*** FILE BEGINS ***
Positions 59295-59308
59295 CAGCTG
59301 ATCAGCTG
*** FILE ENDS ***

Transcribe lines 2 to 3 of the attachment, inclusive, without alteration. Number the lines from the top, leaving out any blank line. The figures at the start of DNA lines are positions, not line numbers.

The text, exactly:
59295 CAGCTG
59301 ATCAGCTG